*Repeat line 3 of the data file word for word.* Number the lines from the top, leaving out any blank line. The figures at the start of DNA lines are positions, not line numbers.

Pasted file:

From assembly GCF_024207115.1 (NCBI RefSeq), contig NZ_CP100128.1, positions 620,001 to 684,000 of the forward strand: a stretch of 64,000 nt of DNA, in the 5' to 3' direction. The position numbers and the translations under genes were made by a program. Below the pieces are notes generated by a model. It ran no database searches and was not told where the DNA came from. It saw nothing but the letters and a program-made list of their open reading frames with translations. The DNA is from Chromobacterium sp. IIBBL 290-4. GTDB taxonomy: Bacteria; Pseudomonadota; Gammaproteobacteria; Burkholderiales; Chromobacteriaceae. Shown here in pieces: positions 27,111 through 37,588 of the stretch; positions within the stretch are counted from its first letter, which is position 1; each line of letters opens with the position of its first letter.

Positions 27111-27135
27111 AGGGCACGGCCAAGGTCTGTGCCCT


27111 AGGGCACGGCCAAGGTCTGTGCCCT